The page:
Wednesday, March 5, 2008



The March Hollywood issue of Vanity Fair had a fun article The Vietnam Oscars by Peter Biskind (now available to read on line), headlined: Three years after the fall of Saigon, Hollywood finally dealt with Vietnam. And how. Produced by maverick talents amid creative chaos, Coming Home and The Deer Hunter split the industry, the critics, and the 1979 Academy Awards.

In the piece he nicely contrasts the treatment of Vietnam Vets in those two flicks.

It’s ironic, in the seventies, movies managed to reflect many of the anxious fears that had Americans locking their doors for the first time (Nixon’s ‘moral majority’). Nuclear waist fueled monsters and communist agents were replaced by a new generation of hot-button boogymen, from Black Revolutionaries to Manson family like doped-up hippies to ethno-street gangs to the Devil himself. But the ‘Nam Vets, returning to America, unable to adjust, angry, agitated and down right creepy, were played on film completely the opposite of the, say glorified WWII vets (until, Noir shined it’s shadow on the dark side).

Recently, I just barely managed to sludge through the remarkably boring Skyjacked (Guillemin 1972). 

Real life gun nut, the otherwise great Charlton Heston pilots a commercial jet that is eventually and hilariously hijacked by pissy confused vetJames Brolin, who aims to defect as a hero to Russia. Luckily the Soviet police don’t want the headache and just shoot him when he unboards.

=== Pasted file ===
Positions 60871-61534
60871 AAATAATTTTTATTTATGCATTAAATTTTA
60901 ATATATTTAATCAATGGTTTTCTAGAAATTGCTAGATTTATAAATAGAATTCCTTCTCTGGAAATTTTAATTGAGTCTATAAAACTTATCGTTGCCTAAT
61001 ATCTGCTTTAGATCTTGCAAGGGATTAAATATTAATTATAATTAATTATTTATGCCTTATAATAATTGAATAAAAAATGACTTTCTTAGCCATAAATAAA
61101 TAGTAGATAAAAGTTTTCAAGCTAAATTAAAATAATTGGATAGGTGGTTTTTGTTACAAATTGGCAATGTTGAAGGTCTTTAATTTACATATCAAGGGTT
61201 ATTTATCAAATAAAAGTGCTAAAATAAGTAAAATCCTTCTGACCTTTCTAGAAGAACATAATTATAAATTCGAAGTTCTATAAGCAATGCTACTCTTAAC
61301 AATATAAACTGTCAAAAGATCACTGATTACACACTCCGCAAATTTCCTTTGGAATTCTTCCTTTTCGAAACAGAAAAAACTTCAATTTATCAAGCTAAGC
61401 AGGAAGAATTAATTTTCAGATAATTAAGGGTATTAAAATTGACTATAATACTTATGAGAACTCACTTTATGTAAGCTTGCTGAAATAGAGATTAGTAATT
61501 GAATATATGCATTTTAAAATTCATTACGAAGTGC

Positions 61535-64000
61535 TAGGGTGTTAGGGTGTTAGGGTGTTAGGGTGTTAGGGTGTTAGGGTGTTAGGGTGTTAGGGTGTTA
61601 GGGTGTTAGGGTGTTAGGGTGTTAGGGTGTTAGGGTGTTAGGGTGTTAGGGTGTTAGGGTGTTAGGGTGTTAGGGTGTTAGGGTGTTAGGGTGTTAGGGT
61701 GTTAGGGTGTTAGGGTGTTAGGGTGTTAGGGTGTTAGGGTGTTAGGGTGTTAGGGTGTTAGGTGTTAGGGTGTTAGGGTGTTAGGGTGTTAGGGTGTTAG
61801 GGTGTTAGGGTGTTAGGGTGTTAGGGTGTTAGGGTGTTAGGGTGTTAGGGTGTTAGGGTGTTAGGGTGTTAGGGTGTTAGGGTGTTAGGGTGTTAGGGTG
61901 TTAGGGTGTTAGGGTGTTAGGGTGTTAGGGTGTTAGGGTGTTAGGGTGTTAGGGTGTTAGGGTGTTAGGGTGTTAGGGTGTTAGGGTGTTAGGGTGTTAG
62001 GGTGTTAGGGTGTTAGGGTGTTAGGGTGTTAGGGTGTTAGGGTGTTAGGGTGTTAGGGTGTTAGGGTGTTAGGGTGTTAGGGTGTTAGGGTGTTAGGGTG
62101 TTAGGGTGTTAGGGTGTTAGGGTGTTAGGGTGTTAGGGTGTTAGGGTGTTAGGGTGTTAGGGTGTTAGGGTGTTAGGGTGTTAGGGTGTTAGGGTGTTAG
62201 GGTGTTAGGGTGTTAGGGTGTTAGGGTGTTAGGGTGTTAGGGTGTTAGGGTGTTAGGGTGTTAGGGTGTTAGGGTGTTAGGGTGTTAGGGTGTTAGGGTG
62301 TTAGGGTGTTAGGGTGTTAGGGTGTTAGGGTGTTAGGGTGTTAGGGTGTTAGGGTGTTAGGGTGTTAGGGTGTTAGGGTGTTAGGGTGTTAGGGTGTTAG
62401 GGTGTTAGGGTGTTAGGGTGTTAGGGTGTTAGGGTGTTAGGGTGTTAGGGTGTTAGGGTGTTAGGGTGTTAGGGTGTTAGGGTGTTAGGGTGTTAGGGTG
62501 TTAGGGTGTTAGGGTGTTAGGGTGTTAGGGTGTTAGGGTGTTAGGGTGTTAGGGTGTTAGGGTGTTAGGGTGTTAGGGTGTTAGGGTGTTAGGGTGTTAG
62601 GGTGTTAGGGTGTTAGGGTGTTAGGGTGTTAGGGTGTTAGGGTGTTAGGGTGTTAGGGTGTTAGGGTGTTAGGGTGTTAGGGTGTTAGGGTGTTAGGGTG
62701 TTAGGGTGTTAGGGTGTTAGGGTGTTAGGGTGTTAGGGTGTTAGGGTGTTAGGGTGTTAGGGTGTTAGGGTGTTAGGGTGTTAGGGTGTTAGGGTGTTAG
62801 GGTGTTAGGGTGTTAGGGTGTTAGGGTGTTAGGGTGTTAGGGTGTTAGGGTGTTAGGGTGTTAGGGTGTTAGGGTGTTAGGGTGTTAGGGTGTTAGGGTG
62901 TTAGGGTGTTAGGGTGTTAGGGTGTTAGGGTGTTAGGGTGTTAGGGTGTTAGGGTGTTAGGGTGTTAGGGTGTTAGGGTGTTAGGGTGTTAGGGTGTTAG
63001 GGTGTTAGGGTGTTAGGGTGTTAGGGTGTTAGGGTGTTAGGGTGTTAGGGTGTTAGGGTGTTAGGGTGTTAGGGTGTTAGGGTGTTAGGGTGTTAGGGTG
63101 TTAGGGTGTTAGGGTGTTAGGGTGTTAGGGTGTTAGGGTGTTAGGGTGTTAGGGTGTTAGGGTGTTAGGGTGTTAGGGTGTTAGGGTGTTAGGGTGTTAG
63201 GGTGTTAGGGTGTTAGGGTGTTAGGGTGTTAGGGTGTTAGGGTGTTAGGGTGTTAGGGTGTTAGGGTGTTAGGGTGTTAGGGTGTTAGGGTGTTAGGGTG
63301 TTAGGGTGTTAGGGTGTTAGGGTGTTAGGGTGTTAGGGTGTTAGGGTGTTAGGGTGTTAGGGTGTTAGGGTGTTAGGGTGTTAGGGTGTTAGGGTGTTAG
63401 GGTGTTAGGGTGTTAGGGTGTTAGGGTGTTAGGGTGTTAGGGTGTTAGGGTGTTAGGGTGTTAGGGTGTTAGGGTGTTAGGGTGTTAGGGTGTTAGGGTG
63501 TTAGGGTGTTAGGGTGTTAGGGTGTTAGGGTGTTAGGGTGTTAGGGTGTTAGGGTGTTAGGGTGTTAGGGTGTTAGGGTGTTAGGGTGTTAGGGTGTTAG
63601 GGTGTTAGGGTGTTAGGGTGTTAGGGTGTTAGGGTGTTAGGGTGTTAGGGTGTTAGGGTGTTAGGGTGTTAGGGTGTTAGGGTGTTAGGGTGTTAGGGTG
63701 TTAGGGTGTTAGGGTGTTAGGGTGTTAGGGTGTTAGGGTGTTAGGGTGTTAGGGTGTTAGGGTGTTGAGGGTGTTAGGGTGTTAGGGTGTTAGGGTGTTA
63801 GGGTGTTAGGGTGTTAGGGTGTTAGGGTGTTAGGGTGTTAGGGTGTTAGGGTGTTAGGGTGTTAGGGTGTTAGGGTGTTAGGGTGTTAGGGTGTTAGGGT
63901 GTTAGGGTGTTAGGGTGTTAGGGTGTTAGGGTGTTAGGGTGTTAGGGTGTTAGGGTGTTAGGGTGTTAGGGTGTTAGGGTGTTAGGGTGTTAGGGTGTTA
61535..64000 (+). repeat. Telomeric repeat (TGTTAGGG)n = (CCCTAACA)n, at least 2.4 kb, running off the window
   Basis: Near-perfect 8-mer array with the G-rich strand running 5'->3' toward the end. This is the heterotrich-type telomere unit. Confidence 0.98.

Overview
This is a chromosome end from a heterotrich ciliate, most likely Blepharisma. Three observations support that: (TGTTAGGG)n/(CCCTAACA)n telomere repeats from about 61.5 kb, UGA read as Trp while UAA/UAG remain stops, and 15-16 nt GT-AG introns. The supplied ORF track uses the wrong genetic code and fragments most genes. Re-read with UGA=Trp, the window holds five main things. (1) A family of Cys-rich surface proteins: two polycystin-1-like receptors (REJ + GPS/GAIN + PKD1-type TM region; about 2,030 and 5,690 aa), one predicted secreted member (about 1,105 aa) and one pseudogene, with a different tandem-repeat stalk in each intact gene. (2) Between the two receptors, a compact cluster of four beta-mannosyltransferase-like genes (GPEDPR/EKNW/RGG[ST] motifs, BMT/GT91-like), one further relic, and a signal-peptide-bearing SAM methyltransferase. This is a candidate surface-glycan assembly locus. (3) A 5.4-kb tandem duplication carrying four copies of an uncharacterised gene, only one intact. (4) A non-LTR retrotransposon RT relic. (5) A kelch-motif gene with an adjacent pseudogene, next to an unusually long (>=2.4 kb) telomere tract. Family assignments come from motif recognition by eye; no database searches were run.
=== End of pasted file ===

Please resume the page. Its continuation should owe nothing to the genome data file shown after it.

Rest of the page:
Of the many goofy contradictions in this yawner a personal favorite was when Brolin easily beats up real-life football player Rosey Grier (better remembered as Ray Milland’s soul-brother in The Thing With Two Heads), but when it comes to fighting the 50 year-old Heston, he gets his ass whopped. The Chuck don't care if you served in The Shit, Bro.

Two years later The Chuck would end up piloting again in Airport 1975, saving a plane full of overacting all-stars including Karen BlackErik EstradaLinda Blair and the great Larry Storch.

Skyjacked represents the “Lone-Nut Vietnam Vet” flick. A sub genre that peaked with De Niro’s creepy would-be assassin Travis Bickle in Taxi Driver (Scorsese 1976) and late with Sylvester Stallone’s retarded muscle imbecile in the great action flick First Blood (Kotcheff 1982). 

George P Cosmato’s awful Rambo: Fist Blood Part 2 (1985) represents another Crazy Vet sub-genre, see the future blog entryP.O.W. Powwow”.

A year before Bruce Dern got his Oscar nomination for his crazy ‘Nam vet in Coming Home (losing to Christopher Walken’s crazier ‘Nam vet in The Deer Hunter) he did the manipulated lone-nut vet thing in John Frankenheimer exciting blimp-attacks-the Super Bowl thriller Black Sunday (1977). Nothing spells ‘second date’ less then a horny Psycho Vet. As demonstrated by the creep stalking Studio 54-wigged Victoria Principle around a crumbling Los Angeles in Earthquake (Mark Robson 1974) played by Marjoe Gortner, in real life the one time one-time kiddie-evangelist and subject of the twisted 1972 documentary Marjoe.

In Forced Vengeance (Fargo 1982) wolfman-looking vet Chuck Norris has to get phooey against the Hong Kong mob that wants to take over the casino he's devoted to.

Tim Robbins wobbly vet sees dead people in Jacob's Ladder (Lyne 1990). However, even though the guy is a total mess, a shell of a man, at least he does get to bang the sexy Elizabeth Pena (or does he...?)

After making The Deer Hunter (1978) the United Artist bankrupting director Michael Cimino continued his  Asian-hate streak with The Year Of The Dragon (1985), this time the crazy vet is played by Mumble Fish, Mickey Rourke, his dickhead cop conducts a one man war against the Chinese mob, while keeping his hair perfectly cool looking.